The first step is to have an ‘ukulele in hand.  Stop reading this article, stand up and get an ‘ukulele, any ‘ukulele and join me once again.

Second step, ensure that your ‘ukulele has as least four strings.  This week’s first lesson is learning how to hold the ‘ukulele, learning the language of the ‘ukulele and learning the correct way to finger chords.  Click on the link below for your first lesson which comes from my instructional book, “Getting By and Going Beyond the ‘Ukulele.”

Book contents Copyright © BJ’s Strum & Scrapbook Studio; 190 Keawe St #27; Hilo, HI 96720 November 2008, all rights reserved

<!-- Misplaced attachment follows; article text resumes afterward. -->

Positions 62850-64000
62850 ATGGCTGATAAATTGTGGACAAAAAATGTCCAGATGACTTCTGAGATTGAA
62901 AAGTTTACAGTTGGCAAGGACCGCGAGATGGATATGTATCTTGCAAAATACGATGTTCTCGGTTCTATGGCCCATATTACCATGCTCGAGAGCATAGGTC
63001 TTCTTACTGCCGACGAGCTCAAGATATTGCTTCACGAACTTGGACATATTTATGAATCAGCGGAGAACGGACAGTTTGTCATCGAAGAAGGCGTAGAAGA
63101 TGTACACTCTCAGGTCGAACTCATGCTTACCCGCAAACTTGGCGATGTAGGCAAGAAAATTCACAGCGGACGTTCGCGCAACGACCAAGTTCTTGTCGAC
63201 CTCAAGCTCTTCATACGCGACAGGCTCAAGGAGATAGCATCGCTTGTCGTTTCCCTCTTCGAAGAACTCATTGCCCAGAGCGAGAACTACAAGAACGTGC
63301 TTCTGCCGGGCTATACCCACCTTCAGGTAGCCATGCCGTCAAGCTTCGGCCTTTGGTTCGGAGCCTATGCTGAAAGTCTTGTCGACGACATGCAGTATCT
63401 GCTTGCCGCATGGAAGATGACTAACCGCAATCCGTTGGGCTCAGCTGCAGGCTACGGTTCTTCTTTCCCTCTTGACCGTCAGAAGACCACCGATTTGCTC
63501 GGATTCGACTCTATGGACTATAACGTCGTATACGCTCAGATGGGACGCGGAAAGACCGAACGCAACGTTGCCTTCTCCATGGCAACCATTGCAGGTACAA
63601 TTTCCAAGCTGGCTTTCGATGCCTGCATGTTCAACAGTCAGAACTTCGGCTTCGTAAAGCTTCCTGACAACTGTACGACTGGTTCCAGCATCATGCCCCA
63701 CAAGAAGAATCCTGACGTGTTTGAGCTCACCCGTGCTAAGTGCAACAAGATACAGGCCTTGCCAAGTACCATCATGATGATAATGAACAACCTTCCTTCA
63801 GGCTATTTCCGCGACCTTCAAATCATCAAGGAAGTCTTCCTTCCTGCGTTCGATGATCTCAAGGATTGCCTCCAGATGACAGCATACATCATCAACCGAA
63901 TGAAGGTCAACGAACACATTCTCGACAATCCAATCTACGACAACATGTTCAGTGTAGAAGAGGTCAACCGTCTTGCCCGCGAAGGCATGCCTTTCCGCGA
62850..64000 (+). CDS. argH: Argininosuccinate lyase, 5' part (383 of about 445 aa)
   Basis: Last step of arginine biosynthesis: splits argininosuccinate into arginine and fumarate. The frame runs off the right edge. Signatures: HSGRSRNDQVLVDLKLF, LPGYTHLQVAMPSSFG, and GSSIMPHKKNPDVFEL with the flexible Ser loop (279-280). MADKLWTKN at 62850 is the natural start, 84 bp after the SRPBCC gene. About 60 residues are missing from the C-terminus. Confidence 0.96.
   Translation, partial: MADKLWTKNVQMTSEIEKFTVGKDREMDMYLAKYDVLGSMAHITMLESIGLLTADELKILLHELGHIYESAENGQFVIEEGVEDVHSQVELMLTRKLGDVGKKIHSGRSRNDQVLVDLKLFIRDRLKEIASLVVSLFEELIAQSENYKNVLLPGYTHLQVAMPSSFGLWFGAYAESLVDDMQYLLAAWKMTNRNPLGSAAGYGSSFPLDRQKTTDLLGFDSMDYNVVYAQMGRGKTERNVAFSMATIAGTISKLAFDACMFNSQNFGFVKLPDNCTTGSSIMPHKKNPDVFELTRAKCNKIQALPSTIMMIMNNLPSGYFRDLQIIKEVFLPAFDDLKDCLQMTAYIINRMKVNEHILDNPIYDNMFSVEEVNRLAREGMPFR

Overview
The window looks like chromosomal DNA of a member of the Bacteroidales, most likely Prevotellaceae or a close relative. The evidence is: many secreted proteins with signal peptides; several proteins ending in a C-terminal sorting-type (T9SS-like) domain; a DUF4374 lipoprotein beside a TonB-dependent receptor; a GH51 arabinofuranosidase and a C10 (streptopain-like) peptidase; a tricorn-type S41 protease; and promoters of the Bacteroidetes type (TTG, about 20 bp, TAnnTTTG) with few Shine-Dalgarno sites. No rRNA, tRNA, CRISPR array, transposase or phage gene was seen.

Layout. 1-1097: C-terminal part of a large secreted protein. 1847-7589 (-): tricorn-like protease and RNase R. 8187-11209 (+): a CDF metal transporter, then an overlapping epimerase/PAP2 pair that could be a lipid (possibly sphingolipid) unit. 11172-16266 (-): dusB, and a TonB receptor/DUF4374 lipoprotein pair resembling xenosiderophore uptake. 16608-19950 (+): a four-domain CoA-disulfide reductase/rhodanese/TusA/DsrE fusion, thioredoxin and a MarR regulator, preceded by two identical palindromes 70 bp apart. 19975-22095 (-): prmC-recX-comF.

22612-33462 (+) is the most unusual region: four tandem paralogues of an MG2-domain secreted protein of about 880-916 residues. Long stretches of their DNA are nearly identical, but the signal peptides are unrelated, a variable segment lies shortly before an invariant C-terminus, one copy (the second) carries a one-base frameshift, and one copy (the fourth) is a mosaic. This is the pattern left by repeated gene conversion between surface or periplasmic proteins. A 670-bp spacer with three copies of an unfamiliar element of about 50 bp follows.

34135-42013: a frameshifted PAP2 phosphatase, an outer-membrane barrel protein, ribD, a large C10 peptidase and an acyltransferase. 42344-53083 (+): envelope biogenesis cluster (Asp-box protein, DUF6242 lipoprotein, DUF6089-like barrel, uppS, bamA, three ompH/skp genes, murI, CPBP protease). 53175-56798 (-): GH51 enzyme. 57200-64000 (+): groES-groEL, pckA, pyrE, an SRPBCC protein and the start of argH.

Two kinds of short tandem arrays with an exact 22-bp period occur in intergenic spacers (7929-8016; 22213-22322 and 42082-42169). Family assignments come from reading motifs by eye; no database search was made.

ukulele

article-ukulele-how-tolesson-one

See you next week, for Lesson 2 of “How to Play the ‘Ukulele.”  You’ll learn how to tune your ‘ukulele and learn some basic chords and songs to get you strumming. 

The ‘Ukulele Beat — Ernest Kaai Showed The World How The ‘Ukulele Can Go Solo

(BJ Soriano, born and raised in Hawaii, has enjoyed many years teaching her passion for the ‘ukulele to others, so that they, too, may become as passionate. Check out BJ’s Strum & Scrapbook Studio at 190 Keawe Street #27 in Hilo, call (808) 557-0708 or visit her website at www.bjsstrumandscrapbook.com.)